Holocaust education has become a major topic of conversation in schools across the country with the removal of Maus from a Tennessee school’s curriculum. This graphic novel, based on interviews that the author had with his Holocaust-survivor father, is one of the most realistic portrayals of the Holocaust available in children’s literature. Banning books such as Maus seems to be part of a coordinated effort to silence marginalized communities and minimize the severity of the Holocaust.
My own Central Bucks School district in Bucks County, PA has seen its share of bigotry and antisemitism. At a November school board meeting, a man gave public comments laced with antisemitic tropes. Even though I knew it was against the School board rules, I interrupted his speech and requested that the School board directors stop him. Instead, they called for my removal.
Unfortunately, this is not the only incidence of antisemitism from our school board. One of our school board directors has quoted Hitler on social media and another has questioned the importance of including Jewish holidays on our school calendar.
The rising antisemitism in our community and across the country has put many in our local Jewish community on edge. Online and in-person groups have been organized to attend meetings and to stand up against the hate. So, last week, when the school district canceled its yearly ninth grade trip to the Holocaust Museum and other sites in Washington, DC, many of us wondered if this were another attack on our community.
During the meeting, 7 of the 8 board members in attendance voted against the trip. Ostensibly, the concern was that the vaccine mandate in DC would make it a hardship for unvaccinated students. But, the museum itself does not mandate vaccines and further research shows that even restaurants in the area don’t require a vaccination card to get takeout or use the restrooms. So, what’s really going on?
There are two likely scenarios. One is that our right-wing school board takes issue with the DC vaccine mandate and is using our children to take a stand against it. The other is that it was an intentional effort to keep students from visiting the Holocaust museum, which would be in line with the national and local right-wing efforts to center white Christian narratives. In fact, just recently, a neighboring school board criticized history textbooks proposed by teachers, saying they didn’t focus enough on “Western culture,” and “the greatness of America.”
Whatever the motivation behind canceling the trip… the result is the same: our students miss out on a pivotal learning experience that could potentially impact their entire perspective of world history.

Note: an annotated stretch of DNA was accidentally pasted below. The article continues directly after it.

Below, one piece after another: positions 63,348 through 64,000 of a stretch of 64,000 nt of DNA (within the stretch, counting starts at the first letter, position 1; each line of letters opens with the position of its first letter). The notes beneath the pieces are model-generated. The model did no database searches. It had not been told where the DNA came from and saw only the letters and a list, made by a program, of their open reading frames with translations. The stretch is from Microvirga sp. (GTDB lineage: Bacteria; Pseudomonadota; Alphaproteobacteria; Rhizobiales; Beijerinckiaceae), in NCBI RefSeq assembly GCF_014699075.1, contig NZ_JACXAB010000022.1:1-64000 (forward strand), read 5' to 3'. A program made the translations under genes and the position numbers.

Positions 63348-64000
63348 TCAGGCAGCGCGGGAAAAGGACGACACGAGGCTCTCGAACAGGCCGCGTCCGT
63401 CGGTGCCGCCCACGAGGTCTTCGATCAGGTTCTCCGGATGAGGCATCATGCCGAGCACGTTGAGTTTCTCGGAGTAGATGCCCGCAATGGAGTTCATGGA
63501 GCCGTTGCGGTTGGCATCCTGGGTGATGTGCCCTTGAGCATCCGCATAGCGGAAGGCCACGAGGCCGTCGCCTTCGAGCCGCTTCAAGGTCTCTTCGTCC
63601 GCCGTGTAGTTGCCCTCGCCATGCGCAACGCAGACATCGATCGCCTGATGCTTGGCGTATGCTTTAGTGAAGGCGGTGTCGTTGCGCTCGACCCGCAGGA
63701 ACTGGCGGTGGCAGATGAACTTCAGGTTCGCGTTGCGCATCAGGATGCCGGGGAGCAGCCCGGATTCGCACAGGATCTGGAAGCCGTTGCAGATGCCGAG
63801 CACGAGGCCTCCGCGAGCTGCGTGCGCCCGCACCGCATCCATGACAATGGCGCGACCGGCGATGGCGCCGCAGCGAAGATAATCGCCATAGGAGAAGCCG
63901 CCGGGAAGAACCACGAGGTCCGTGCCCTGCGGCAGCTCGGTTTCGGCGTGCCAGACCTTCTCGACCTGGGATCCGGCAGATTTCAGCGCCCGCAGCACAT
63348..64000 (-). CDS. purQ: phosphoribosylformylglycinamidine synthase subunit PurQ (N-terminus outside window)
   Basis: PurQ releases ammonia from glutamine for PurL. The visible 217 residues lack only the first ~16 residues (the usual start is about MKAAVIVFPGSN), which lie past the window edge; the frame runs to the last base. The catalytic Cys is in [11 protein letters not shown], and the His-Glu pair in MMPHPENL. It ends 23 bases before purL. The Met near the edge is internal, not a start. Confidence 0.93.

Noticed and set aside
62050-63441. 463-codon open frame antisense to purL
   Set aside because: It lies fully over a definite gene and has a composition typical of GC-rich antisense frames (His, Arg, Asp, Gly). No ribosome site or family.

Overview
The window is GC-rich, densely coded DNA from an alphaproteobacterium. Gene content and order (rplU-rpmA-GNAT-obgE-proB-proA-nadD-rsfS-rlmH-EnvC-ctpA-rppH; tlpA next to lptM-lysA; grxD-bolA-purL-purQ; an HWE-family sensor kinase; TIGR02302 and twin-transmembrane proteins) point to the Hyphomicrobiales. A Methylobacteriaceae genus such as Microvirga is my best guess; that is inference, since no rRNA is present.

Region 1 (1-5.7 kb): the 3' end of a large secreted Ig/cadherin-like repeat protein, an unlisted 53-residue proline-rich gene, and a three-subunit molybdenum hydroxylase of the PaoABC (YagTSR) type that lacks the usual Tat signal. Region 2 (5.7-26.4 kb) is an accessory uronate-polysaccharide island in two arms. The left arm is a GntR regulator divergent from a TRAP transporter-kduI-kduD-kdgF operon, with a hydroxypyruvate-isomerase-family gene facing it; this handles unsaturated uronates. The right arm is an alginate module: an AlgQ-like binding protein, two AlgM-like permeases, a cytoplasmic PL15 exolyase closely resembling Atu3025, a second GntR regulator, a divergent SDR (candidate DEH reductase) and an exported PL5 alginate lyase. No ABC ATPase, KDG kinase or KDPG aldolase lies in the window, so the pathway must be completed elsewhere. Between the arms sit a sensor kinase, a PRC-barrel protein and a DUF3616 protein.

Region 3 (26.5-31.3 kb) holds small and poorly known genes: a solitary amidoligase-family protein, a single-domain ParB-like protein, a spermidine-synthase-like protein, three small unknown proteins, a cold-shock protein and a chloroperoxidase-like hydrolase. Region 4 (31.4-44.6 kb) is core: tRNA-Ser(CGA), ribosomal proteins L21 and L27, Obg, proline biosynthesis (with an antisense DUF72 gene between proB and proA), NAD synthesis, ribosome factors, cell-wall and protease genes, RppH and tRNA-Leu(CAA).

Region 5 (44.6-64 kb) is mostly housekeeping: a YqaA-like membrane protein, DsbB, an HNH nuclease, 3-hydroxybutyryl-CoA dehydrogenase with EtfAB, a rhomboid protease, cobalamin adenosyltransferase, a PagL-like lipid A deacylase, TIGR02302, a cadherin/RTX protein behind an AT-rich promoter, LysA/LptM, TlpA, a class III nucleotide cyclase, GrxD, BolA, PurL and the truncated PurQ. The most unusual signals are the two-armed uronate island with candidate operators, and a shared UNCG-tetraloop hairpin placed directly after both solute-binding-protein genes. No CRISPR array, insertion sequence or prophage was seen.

This decision to not approve the trip draws more questions about the issue of Holocaust education and the importance of Jewish history. While many Jews are considered white, we are certainly not Christian. Will our history also be pushed to the sidelines with this new wave of white Christian fundamentalism in education?
Not according to Pennsylvania law. PA Act 70 strongly encourages schools to teach about the Holocaust. In fact, many teachers in our district use the visit to the Holocaust museum as a tie-in to their curriculum. What will replace it?
According to one school board member… A trip to Dorney Park is a suitable alternative to the DC trip.
“Frankly, they could go to Dorney Park and learn about roller coasters,” she said.
Equating a trip to an amusement park with an important educational field trip to the Holocaust museum is one more way our district is minimizing the Holocaust and the deep generational trauma it has inflicted on Jews around the world.
Fortunately, the story doesn’t end here. There was groundswell of public outcry in response to the school board’s decision. Even national news picked the story up. A few days after the school board meeting, our superintendent announced that the trip would happen after all.
We’ll probably never know for sure whether the reason the trip was reinstated was the negative attention or the fact that the DC vaccine mandate was revoked. But, what is certain is that this trip and other Holocaust education should be included in every district’s curriculum. Forgetting the atrocities of the past is the first step towards allowing more persecution in the future.